A look at Shiite cleric Muqtada al-Sadr and his Mahdi Army militia.
MUQTADA AL-SADR: He is the son of Grand Ayatollah Mohammed Sadiq al-Sadr, a key cleric under Saddam Hussein who was killed in 1999. His followers blame Saddam for his assassination.
The younger al-Sadr launched two major uprisings against U.S. and coalition forces in 2004. He maintained his anti-American stance, but later agreed to work with Iraq's Washington-backed governments. Al-Sadr disappeared from public view more than a year ago at the start of the U.S.-led security crackdown in Baghdad. He is widely believed to be in Iran's holy city of Qom, where he says he is studying to become an ayatollah.
MAHDI ARMY: Formed by al-Sadr in July 2003, the militia has grown into one of the most powerful armed groups in Iraq by offering both protection to Shiites and providing needed community outreach such as clinics and welfare services. The Mahdi Army _ referred to by the U.S. military by its Arabic name Jaish al-Mahdi, or JAM _ began to fragment last year with some factions suspected of forging closer ties with Iran and breaking away from al-Sadr's grip. They factions were apparently brought back into the fold by al-Sadr. Some estimates put the number of hardcore militia as high as 60,000, but some figures are lower. The group takes its name from a messianic figure central to Shiite Islam: the Mahdi, or so-called Hidden Imam, who disappeared as a child in the 9th century. Shiites believe he will return one day to bring justice to Earth. The Mahdi Army, al-Sadr contends, is preparing for the return.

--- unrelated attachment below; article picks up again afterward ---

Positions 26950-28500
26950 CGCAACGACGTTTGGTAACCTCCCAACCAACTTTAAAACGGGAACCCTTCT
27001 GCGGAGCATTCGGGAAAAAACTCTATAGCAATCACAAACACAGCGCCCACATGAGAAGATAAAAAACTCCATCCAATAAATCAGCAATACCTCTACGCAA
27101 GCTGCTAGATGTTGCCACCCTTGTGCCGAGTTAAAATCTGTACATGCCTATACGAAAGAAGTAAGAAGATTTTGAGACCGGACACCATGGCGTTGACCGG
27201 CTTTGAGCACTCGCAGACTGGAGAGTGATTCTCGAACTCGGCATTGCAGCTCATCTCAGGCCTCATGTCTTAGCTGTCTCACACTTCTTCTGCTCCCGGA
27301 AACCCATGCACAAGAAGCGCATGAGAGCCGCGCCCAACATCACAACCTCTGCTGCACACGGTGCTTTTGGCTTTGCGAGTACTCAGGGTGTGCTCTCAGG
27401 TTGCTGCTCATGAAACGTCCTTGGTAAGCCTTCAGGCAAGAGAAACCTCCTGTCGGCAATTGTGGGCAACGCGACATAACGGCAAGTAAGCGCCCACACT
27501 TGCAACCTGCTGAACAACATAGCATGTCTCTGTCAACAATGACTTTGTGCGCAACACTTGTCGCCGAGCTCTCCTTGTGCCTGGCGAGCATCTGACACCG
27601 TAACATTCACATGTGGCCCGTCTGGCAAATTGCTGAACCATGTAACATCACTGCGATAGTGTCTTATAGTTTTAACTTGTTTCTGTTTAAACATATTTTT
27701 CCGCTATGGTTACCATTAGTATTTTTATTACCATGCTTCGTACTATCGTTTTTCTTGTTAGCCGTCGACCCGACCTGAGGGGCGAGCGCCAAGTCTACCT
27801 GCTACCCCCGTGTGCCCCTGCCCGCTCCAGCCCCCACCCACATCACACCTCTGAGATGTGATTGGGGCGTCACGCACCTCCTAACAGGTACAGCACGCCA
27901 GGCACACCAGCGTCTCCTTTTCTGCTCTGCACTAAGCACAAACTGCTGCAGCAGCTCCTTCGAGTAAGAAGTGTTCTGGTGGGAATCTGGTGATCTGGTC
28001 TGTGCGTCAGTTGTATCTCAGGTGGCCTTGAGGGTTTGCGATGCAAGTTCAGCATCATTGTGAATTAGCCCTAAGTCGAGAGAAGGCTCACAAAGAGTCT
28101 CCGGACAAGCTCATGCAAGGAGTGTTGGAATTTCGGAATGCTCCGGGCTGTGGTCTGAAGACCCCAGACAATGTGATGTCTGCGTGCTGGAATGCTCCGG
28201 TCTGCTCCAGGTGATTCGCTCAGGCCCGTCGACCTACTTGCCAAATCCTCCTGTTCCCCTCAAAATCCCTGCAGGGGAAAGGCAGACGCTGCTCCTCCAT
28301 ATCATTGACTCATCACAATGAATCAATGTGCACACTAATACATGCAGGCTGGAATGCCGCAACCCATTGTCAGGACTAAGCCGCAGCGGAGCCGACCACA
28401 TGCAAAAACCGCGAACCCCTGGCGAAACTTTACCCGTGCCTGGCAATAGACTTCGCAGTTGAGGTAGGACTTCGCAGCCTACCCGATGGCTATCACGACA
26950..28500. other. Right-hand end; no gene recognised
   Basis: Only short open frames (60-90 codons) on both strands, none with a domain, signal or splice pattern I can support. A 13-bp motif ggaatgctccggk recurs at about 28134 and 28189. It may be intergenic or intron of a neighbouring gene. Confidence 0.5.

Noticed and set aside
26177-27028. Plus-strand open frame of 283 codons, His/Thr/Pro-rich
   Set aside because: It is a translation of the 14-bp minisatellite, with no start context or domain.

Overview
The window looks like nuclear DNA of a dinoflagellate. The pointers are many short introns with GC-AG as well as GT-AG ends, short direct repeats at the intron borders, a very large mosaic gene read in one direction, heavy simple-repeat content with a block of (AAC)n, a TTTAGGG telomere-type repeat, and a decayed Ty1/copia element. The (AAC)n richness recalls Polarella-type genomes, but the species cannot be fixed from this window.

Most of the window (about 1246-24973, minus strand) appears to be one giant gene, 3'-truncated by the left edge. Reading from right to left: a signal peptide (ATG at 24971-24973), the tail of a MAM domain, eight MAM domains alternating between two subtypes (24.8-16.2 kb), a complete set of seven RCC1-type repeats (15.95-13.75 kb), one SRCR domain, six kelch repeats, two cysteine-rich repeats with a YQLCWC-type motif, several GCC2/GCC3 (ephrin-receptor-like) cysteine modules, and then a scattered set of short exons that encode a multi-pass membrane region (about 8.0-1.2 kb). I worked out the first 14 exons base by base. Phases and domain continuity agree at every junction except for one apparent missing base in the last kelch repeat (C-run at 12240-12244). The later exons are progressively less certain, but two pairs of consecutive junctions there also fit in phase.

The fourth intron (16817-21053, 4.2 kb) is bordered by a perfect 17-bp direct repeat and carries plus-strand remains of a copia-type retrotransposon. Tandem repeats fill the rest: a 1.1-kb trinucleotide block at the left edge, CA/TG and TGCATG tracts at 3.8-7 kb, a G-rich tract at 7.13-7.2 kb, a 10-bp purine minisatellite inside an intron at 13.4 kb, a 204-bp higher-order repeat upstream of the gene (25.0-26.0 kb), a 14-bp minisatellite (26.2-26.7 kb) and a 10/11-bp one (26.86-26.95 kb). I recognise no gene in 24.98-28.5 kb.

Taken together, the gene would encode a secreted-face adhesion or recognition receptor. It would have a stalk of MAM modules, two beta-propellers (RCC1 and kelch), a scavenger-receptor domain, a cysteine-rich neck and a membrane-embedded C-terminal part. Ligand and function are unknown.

THE SHOWDOWN: Prime Minister Nouri al-Maliki has threatened to ban al-Sadr's followers from provincial elections this fall unless the cleric debands the Mahdi Army. The government began a crackdown last month on what they called breakaway Shiite factions, but it brought a strong backlash from the mainstream Mahdi fighters who have battled Iraqi and U.S. forces in key Shiite centers such as Basra and Sadr City in Baghdad.
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